Isolated levocardia is a type of situs inversus where the heart is located in the normal position, but there is a mirror-image reversal of other internal organs. Isolated levocardia may occur alone or with heart defects, heart rhythm abnormalities (sick sinus syndrome or atrioventricular node disorder), spleen defects (absent, underdeveloped, or extra spleen), and intestinal malrotation. Long term outlook varies depending on the presence/absence of associated abnormalities, particularly heart defects. The cause of isolated levocardia is not known. It is not usually associated with chromosome abnormalities.
The overall outlook for infants born with isolated levocardia will vary depending largely on the absence/presence of heart defects. You can find grim estimates for long term survival in dated literature (published in the 1960’s and 70’s). These statistics do not account for mild cases of isolated levocardia diagnosed as a result of improved technologies and detection.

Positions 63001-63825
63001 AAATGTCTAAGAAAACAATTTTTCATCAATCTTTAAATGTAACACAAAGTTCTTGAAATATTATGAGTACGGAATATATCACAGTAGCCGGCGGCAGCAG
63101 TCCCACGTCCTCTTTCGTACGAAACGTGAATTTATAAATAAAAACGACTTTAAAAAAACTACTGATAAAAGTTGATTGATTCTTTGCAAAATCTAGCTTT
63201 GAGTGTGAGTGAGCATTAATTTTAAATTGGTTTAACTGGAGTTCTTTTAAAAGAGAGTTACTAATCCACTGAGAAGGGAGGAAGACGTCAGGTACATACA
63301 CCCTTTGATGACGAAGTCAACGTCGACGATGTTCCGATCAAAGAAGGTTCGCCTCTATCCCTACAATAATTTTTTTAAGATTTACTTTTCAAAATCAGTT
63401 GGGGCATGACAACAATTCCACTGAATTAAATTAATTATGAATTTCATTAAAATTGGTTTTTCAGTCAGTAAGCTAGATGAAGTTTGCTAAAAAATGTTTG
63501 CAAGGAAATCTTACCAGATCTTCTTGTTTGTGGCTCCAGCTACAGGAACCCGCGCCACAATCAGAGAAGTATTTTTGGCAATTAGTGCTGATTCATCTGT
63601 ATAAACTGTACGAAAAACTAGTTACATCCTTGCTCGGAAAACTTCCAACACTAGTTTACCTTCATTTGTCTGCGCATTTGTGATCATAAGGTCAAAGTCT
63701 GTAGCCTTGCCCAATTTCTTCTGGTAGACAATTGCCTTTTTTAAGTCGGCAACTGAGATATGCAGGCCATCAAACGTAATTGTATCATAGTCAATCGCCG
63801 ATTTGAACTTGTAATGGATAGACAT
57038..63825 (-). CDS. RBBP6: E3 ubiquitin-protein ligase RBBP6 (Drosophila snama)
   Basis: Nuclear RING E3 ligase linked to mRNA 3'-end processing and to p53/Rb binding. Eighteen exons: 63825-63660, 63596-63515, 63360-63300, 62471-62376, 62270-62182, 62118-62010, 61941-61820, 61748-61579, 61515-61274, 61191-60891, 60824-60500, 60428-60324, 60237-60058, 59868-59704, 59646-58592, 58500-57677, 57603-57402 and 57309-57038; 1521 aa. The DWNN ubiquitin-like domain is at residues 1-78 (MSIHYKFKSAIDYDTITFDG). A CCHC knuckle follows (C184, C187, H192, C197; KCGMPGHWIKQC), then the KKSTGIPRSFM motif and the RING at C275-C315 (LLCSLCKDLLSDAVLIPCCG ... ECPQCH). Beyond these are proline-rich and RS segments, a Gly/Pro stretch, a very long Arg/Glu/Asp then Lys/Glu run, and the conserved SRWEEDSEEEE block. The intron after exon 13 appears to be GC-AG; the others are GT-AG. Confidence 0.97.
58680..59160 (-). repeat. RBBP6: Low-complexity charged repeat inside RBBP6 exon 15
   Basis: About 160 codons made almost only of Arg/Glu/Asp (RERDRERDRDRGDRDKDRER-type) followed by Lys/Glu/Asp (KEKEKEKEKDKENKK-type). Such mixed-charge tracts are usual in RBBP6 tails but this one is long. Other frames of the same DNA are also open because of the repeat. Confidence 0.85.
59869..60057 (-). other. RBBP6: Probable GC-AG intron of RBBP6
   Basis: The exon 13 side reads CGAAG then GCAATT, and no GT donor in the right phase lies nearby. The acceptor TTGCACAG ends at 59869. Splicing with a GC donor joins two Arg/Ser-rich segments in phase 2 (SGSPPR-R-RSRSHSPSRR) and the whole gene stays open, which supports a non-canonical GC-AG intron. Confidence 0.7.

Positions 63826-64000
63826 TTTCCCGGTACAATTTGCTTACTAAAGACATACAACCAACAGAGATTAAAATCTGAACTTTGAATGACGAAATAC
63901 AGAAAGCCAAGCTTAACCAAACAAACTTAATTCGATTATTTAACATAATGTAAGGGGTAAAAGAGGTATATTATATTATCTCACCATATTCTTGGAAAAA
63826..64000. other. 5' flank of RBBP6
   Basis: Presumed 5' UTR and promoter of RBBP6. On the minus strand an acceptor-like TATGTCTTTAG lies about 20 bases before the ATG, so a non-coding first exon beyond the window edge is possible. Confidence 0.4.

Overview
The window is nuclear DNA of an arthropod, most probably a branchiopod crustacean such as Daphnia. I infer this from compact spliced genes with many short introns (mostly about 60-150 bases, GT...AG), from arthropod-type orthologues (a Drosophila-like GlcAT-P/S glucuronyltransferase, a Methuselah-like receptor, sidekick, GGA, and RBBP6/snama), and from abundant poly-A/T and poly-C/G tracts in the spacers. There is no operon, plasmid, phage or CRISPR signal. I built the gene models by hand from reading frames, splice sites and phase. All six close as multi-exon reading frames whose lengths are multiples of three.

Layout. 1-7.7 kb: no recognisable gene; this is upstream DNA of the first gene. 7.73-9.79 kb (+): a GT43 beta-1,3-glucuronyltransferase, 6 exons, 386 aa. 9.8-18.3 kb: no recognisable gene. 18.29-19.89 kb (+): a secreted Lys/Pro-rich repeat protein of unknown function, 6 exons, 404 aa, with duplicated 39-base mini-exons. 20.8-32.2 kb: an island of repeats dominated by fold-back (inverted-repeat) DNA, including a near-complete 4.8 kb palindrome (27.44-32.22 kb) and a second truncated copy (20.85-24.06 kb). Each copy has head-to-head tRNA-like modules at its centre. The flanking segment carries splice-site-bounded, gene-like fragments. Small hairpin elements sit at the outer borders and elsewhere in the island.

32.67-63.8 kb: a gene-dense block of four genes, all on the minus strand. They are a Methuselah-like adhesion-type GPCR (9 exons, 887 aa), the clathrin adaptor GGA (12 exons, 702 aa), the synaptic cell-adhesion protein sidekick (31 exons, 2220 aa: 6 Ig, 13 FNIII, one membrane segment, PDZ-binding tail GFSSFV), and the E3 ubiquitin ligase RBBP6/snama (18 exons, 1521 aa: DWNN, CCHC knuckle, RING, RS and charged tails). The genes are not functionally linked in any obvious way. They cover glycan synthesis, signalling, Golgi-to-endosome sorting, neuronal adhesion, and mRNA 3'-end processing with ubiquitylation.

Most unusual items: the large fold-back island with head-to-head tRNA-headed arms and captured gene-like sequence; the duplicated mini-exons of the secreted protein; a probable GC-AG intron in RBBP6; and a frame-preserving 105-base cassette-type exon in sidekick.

Research helps us better understand diseases and can lead to advances in diagnosis and treatment. This section provides resources to help you learn about medical research and ways to get involved.
Nonprofit support and advocacy groups bring together patients, families, medical professionals, and researchers. These groups often raise awareness, provide support, and develop patient-centered information. Many are the driving force behind research for better treatments and possible cures. They can direct people to research, resources, and services. Many groups also have experts who serve as medical advisors. Visit their website or contact them to learn about the services they offer. Inclusion on this list is not an endorsement by GARD.
These resources provide more information about this condition or associated symptoms. The in-depth resources contain medical and scientific language that may be hard to understand. You may want to review these resources with a medical professional.
Questions sent to GARD may be posted here if the information could be helpful to others. We remove all identifying information when posting a question to protect your privacy. If you do not want your question posted, please let us know. Submit a new question
I am pregnant and my baby has been diagnosed with isolated levocardia with situs inversus. She does not appear to have a heart defect. I've found little information and no support groups for this specific condition. I was given a very grim statistic for her chance of long-term survival. Is this true? Has there been other cases of prenatally diagnosed isolated levocardia with situs inversus? Was MRI or other tests helpful in planning the infants care? See answer